I gained some great insight about what really intelligent people often do the moment they know they need to do a presentation. I guess it’s our default presentation mindset.
I was running a two-day presentation skills workshop where 30 delegates (all leaders) had to do a five-minute presentation on their role. They had 24 hours to prepare and the initial results weren’t great.
The biggest issue? The great majority of people created notes in PowerPoint and then read these out to the audience. As such, their back was towards the audience about 50 per cent of the time. Each five-minute presentation had between six and 20 slides that were mostly notes.
It amazes me that this is still what so many, really smart people revert to this style of audience torture. It’s scientifically proven that reading notes while someone reads them to the audience kills learning and deflates an audience. The great thing was that this story had a happy ending. Everyone re-presented the next day and the results were great. The top five changes we explored were:
- Pretend that you are in Mad Men in the world of 1960s advertising and you are going to give a huge presentation next week. You need your designer to put together some boards to use as part of your pitch. Do you ask them to write up your presentation and you will then read these out to the audience? You ask them to design visual aids that will reinforce your key points and enable your audience to be engaged and understand what you are talking about! If it’s making a powerful point, great. If not, get rid of it. You are not a PowerPoint junkie. You are better than that.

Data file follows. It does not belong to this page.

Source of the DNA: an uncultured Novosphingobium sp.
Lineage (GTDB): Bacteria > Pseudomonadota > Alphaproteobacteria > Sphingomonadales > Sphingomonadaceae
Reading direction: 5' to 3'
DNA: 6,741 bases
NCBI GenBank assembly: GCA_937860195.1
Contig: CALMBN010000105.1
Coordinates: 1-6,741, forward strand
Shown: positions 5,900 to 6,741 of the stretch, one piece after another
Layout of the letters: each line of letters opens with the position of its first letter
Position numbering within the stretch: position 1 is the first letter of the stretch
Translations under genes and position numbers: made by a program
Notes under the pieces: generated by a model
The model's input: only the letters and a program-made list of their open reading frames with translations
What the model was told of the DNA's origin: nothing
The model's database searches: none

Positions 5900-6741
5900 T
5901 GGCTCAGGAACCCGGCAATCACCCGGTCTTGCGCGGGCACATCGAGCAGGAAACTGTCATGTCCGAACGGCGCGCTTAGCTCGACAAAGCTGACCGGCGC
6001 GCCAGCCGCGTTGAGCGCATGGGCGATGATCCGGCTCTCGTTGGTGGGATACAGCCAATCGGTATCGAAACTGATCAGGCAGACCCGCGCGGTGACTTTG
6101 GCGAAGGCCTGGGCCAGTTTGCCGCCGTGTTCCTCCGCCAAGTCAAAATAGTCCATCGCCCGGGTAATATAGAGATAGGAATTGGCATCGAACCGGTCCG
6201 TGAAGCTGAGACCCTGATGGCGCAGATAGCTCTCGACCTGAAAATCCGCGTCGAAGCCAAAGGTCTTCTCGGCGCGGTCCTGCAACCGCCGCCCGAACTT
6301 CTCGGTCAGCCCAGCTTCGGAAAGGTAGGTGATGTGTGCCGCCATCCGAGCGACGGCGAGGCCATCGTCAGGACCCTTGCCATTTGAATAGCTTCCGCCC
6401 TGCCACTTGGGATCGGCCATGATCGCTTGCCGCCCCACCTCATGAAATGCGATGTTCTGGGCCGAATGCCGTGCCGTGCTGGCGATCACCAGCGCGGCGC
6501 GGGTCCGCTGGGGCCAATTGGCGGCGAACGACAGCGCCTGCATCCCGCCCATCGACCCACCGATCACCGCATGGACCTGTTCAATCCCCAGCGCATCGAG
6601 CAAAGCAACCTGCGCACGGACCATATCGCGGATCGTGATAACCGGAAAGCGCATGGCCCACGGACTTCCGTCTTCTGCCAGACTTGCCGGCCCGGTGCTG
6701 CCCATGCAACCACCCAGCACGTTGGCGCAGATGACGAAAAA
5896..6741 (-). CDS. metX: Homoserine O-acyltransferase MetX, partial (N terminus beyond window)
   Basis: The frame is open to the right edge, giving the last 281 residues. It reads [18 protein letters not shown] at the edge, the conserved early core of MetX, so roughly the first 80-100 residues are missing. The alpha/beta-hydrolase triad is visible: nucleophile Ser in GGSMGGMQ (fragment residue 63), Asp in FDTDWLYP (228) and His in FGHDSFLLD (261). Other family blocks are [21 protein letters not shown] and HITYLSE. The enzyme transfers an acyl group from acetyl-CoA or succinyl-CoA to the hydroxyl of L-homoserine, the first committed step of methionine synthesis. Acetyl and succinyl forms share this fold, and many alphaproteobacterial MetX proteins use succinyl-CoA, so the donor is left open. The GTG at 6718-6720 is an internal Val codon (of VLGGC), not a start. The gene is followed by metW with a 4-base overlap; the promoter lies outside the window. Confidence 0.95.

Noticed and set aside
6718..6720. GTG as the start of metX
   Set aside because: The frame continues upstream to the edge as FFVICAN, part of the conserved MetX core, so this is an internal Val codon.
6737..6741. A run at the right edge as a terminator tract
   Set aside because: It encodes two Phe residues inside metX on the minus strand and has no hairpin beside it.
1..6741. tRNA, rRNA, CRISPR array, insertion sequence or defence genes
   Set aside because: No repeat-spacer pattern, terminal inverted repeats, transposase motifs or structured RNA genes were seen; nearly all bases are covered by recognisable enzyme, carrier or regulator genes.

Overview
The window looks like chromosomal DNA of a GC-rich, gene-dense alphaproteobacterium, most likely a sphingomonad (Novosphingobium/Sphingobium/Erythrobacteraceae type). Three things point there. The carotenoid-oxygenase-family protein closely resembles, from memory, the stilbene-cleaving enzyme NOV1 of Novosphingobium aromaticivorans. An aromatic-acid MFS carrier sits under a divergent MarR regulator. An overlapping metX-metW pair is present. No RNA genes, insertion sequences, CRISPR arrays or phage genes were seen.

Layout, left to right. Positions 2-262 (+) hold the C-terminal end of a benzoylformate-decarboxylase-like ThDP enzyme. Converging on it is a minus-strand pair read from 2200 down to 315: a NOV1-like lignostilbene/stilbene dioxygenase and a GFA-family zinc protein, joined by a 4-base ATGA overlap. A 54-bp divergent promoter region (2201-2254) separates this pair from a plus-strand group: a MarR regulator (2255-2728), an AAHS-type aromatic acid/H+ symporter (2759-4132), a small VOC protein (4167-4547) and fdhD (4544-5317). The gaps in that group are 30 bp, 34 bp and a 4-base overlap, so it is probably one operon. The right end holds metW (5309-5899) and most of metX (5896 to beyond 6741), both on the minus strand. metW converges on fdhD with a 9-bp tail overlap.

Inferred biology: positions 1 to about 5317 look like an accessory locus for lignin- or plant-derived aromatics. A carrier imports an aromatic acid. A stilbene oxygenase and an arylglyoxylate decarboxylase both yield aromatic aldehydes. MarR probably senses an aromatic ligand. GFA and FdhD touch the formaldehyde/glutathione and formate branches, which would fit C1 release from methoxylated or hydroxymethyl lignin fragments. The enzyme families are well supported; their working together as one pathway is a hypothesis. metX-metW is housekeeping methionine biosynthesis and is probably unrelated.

- Start with a bang, summarise your three key points at the end and finish on a high.
- Tell a story. We love to listen to stories, they are engaging, we connect with them and they enable powerful recall. Metaphors, analogies, examples, case studies are all part of the great story family.
- Find stimulus to engage your audience and help make your key points. This can be anything. It may be music, a real life model, an animation, a movie, a photo, a graph, anything really as long as it helps make your point.
- Your presentation HAS to be about your audience. Put yourself in their shoes. Is what you are saying really interesting to them? Are you speaking in their language? Do they like looking at your back? Do they like your mumbling?
If your presentation is all about you typing out your notes so that you can read them, your font size and clipart, is this really what your audience wants to hear? Time to check your default position before you hurt your audience.